We set up the moth trap, which is a homemade trap (made by my brother not me!) with an actinic bulb. The bulb is bright but not as bright as some moth trap lights, and is in the right spectrum to attract moths. Every day household bulbs will work, but won't attract as many moths as a specialist bulb. We placed it next to the trampoline, as many moths are attracted to the light but don't enter the trap and seem to like hanging onto the netting around the outside of the trampoline.
We also decided to put out a wine lure, where you soak some rope or material in red wine and sugar. Some moths are attracted to that instead of light. We tried this earlier in the summer and it worked really well, although it also attracted masses of wasps! We soaked an old t-towel and hung it over a tree branch in the garden.
We checked the garden a couple of times after dark and it looked like it was going to be a good mothing night. The large yellow underwings were bombing around the trap almost straight away. They're big, feisty moths that bash into everything and dive bomb you. There are masses of them around at this time of year! We also found some other interesting moths on the trampoline net and on top of the trap.
|The brimstone moth looked very aggressive. I think it was having a |
Jekyll and Hyde moment as by day they look like delicate little butterflies!
|An old lady - a massive moth that always looks like a bat |
to me when it's flying around
|A large yellow underwing enjoying the wine and sugar t-towel|
|An ichneumon - a strange looking type of wasp that doesn't sting|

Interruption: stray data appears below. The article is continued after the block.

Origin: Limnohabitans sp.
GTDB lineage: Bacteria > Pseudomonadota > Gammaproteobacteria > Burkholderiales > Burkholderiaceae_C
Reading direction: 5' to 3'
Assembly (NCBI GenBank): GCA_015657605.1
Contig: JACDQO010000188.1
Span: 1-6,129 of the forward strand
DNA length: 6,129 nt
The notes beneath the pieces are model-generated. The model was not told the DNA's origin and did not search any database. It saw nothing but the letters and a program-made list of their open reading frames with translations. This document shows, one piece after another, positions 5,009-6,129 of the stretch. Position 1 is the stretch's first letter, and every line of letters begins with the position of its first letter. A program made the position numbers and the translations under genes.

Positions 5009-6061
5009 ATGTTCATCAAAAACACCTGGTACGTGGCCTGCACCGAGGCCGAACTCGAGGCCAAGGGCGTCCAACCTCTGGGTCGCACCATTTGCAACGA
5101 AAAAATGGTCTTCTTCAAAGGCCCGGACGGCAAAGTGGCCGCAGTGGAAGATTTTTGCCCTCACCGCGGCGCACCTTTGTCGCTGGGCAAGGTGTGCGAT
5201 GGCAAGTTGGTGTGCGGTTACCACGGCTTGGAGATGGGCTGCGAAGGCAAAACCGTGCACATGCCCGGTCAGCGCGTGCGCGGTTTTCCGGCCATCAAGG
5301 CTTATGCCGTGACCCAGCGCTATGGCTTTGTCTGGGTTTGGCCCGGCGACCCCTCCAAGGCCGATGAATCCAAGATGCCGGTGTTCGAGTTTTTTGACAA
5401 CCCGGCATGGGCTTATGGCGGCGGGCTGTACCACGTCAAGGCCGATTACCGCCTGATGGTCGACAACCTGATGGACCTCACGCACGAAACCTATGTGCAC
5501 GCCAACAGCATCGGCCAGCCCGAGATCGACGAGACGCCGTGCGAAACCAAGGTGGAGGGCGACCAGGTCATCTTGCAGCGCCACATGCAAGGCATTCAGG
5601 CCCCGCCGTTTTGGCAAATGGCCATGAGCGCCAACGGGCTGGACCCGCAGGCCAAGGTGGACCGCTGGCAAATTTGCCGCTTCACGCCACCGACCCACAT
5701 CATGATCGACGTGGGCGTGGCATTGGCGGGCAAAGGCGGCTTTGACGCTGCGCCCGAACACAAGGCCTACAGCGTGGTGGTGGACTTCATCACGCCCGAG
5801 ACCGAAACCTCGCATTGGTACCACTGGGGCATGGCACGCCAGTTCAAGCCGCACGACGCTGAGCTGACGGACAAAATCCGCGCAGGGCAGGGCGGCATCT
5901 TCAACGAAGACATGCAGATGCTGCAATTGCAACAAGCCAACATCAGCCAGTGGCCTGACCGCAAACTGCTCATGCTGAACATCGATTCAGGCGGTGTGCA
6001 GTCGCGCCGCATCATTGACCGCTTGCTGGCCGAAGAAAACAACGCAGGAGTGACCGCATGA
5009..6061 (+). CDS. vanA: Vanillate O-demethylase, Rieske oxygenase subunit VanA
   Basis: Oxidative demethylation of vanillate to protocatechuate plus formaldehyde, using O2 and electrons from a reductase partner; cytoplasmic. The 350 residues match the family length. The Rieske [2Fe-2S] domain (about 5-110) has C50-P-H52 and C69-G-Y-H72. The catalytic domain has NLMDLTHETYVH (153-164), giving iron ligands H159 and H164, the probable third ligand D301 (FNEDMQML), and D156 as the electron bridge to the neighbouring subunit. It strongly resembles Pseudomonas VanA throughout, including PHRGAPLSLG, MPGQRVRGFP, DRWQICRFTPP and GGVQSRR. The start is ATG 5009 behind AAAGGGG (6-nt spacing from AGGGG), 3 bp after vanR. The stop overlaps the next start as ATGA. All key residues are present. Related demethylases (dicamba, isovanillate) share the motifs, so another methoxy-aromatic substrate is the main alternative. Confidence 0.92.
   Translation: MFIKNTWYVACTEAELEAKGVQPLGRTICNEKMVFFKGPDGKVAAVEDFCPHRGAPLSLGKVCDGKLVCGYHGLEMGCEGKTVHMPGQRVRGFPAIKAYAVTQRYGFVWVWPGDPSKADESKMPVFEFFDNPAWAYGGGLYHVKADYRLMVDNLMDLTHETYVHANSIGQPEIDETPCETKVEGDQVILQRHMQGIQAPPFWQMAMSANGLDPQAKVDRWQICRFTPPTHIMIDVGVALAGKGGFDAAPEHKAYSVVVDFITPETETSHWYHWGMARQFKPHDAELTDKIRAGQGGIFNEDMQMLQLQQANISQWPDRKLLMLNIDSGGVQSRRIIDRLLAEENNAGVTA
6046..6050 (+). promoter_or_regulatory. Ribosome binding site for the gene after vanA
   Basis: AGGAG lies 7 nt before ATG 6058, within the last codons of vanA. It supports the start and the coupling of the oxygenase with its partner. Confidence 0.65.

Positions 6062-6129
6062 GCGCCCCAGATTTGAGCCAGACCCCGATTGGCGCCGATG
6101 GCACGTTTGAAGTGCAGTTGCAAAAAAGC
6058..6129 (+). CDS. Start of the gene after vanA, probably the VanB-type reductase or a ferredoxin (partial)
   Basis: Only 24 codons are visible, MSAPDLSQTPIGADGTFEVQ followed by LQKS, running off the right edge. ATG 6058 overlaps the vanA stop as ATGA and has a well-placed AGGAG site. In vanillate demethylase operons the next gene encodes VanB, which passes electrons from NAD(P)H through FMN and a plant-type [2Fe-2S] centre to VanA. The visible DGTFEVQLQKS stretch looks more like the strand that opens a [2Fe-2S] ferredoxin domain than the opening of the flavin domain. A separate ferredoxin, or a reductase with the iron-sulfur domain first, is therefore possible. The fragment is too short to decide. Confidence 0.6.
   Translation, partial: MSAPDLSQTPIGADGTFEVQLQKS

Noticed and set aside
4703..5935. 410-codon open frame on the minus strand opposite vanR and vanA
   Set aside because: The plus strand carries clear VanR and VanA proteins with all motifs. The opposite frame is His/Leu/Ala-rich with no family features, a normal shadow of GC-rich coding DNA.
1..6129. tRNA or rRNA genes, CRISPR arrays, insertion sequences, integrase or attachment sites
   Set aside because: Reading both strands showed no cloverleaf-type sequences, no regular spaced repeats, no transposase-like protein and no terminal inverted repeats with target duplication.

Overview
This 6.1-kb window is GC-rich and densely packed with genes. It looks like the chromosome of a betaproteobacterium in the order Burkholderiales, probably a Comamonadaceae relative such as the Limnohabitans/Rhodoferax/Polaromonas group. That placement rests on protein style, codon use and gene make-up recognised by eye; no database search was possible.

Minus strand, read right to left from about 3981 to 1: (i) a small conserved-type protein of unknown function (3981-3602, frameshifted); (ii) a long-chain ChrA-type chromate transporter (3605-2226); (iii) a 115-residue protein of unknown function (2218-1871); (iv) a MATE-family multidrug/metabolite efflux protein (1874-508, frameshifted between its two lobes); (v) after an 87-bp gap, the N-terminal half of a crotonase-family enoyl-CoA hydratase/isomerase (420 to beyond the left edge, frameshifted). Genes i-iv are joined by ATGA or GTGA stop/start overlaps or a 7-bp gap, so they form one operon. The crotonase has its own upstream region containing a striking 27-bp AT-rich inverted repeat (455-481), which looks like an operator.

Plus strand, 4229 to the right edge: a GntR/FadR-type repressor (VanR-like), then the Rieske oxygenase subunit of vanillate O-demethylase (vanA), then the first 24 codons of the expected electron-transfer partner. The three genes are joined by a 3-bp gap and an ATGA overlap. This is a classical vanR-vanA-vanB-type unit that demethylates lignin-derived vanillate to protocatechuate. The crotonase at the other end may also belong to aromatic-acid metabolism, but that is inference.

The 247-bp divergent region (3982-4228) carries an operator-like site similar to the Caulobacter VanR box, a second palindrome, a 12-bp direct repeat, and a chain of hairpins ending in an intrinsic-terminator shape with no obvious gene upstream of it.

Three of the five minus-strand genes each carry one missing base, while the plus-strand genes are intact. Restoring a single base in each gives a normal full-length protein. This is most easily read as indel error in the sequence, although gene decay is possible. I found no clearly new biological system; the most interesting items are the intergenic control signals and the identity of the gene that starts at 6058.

|A sexton beetle - this one was literally crawling with mites which seemed to |
glow in the light of the trap
|By daylight, the sexton beetle has a very distinctive orange and black pattern|
with bright orange ends to its antennae
|They are a type of burying beetle - they bury the carcass of a dead bird or |
small mammal for their larvae to feed on. Bit grim, but very handy for clearing
away dead creatures (they're sort of undertakers of the insect world)
|This one didn't hang around for long!|
The vast majority were yellow underwings of all shapes and sizes. There are several different types of yellow underwing and several different colourations for each of these. We didn't try and sort them out as we had 144 of them in the trap and just counted them all as yellow underwings. They like to huddle together in the egg boxes and look quite funny peeping out!
Some of our other rather brilliantly named catches ...
|Setaceous Hebrew character|
|Small phoenix - with it's bottom stuck up in the air|
Our totals for the trap were 144 yellow underwings, 1 feathered gothic 5 setaceous Hebrew characters, 2 centre-barred sallows, 1 old lady, 1 small phoenix, 3 brimstone moths, 7 common wainscots, 1 silver Y, 7 lunar underwings, 1 common marbled carpet, 9 heart and darts, plus a couple of mysteries that I'm still to identify.